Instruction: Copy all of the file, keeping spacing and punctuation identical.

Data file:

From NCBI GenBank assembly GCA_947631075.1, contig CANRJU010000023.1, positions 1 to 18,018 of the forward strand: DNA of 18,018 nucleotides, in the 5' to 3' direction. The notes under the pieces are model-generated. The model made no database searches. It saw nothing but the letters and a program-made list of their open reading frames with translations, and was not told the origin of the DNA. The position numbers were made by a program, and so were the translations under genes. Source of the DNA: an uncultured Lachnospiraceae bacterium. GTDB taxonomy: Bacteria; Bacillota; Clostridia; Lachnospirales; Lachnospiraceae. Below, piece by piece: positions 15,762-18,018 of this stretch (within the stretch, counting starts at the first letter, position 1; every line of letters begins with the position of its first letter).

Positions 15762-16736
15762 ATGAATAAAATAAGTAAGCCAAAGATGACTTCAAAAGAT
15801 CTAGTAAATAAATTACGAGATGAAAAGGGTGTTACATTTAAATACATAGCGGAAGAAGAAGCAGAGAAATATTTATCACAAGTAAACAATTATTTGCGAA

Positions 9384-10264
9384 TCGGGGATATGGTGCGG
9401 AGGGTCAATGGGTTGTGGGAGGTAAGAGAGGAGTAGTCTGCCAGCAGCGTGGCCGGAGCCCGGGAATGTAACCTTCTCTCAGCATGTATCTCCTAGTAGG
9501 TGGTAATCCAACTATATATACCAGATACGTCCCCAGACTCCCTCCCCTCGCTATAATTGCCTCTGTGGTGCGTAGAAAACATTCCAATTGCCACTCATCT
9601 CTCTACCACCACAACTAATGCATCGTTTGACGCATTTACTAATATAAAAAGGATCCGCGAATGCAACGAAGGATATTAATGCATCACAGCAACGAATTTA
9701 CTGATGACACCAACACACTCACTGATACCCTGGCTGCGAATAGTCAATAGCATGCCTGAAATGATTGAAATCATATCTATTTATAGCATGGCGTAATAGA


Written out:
From NCBI GenBank assembly GCA_947631075.1, contig CANRJU010000023.1, positions 1 to 18,018 of the forward strand: DNA of 18,018 nucleotides, in the 5' to 3' direction. The notes under the pieces are model-generated. The model made no database searches. It saw nothing but the letters and a program-made list of their open reading frames with translations, and was not told the origin of the DNA. The position numbers were made by a program, and so were the translations under genes. Source of the DNA: an uncultured Lachnospiraceae bacterium. GTDB taxonomy: Bacteria; Bacillota; Clostridia; Lachnospirales; Lachnospiraceae. Below, piece by piece: positions 15,762-18,018 of this stretch (within the stretch, counting starts at the first letter, position 1; every line of letters begins with the position of its first letter).

Positions 15762-16736
15762 ATGAATAAAATAAGTAAGCCAAAGATGACTTCAAAAGAT
15801 CTAGTAAATAAATTACGAGATGAAAAGGGTGTTACATTTAAATACATAGCGGAAGAAGAAGCAGAGAAATATTTATCACAAGTAAACAATTATTTGCGAA

Positions 9384-10264
9384 TCGGGGATATGGTGCGG
9401 AGGGTCAATGGGTTGTGGGAGGTAAGAGAGGAGTAGTCTGCCAGCAGCGTGGCCGGAGCCCGGGAATGTAACCTTCTCTCAGCATGTATCTCCTAGTAGG
9501 TGGTAATCCAACTATATATACCAGATACGTCCCCAGACTCCCTCCCCTCGCTATAATTGCCTCTGTGGTGCGTAGAAAACATTCCAATTGCCACTCATCT
9601 CTCTACCACCACAACTAATGCATCGTTTGACGCATTTACTAATATAAAAAGGATCCGCGAATGCAACGAAGGATATTAATGCATCACAGCAACGAATTTA
9701 CTGATGACACCAACACACTCACTGATACCCTGGCTGCGAATAGTCAATAGCATGCCTGAAATGATTGAAATCATATCTATTTATAGCATGGCGTAATAGA